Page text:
Many researchers have tried to figure out what baldness says about a man’s health. Now a study at the National Cancer Institute (NCI) shows that certain bald patterns are linked to aggressive prostate cancer.
An analysis of the data from a study known as the Prostate, Lung, Colorectal and Ovarian (PLCO) Cancer Screening Trial, shows that men with moderate baldness that eliminates hair at the front and the crown of their heads at around age 45 suffer a 40 percent increased risk of having aggressive prostate cancer later in their lives compared to men who retain their hair.
These aggressive cancers consist of fast-growing tumors that are often fatal.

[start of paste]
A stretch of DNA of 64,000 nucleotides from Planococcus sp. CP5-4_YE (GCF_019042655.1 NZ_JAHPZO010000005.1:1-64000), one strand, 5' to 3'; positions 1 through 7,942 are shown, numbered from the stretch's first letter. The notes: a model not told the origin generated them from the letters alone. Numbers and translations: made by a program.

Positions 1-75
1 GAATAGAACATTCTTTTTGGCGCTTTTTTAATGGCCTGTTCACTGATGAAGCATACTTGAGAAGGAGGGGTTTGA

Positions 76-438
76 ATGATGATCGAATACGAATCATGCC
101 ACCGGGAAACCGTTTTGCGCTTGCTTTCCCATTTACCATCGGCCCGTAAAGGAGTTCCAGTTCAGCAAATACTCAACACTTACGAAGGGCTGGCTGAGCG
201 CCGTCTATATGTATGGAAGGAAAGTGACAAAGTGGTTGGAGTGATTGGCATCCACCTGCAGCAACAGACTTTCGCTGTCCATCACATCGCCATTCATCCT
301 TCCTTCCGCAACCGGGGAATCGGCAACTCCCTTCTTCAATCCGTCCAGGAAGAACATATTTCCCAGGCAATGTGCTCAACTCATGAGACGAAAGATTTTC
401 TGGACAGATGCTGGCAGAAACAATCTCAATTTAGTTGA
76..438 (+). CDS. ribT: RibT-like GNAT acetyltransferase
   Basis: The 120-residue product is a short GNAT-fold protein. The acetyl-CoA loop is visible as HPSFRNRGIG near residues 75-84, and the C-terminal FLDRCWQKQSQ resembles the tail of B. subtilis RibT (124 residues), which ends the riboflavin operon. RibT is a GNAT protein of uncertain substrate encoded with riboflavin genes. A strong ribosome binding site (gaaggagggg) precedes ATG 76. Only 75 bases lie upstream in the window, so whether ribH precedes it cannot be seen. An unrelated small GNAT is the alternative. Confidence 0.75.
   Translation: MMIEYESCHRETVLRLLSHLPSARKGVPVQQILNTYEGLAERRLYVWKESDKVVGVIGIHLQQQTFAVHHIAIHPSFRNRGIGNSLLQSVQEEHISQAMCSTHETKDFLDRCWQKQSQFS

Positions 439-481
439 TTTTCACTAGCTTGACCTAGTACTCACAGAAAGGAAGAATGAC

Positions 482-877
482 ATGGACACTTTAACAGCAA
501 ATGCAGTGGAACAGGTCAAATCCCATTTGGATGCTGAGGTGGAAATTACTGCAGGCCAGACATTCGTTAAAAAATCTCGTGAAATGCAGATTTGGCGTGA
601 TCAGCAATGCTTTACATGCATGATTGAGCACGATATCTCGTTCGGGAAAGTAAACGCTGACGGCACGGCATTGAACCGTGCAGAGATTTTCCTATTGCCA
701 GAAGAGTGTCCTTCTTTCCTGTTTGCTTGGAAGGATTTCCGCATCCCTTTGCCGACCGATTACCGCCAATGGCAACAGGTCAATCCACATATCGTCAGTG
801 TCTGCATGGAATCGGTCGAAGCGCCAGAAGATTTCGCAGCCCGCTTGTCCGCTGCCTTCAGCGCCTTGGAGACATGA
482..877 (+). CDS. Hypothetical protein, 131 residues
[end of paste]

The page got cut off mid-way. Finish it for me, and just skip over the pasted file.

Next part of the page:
“Our study found an increased risk for aggressive prostate cancer only in men with a very specific pattern of hair loss, baldness at the front and moderate hair-thinning on the crown of the head, at the age of 45. But we saw no increased risk for any form of prostate cancer in men with other hair-loss patterns,” says researcher Michael B. Cook, PhD, an investigator in the Division of Cancer Epidemiology and Genetics at the National Cancer Institute in Bethesda, Md. “While our data show a strong possibility for a link between the development of baldness and aggressive prostate cancer, it’s too soon to apply these findings to patient care.”
Prostate cancer is the second most frequent cause of cancer death among men, right behind lung cancer. Other studies have suggested that prostate cancer and male pattern baldness are both associated with higher levels of androgens (male sex hormones) as well as with androgen receptors. This research indicates that there is a biological connection between baldness and the development of prostate cancer.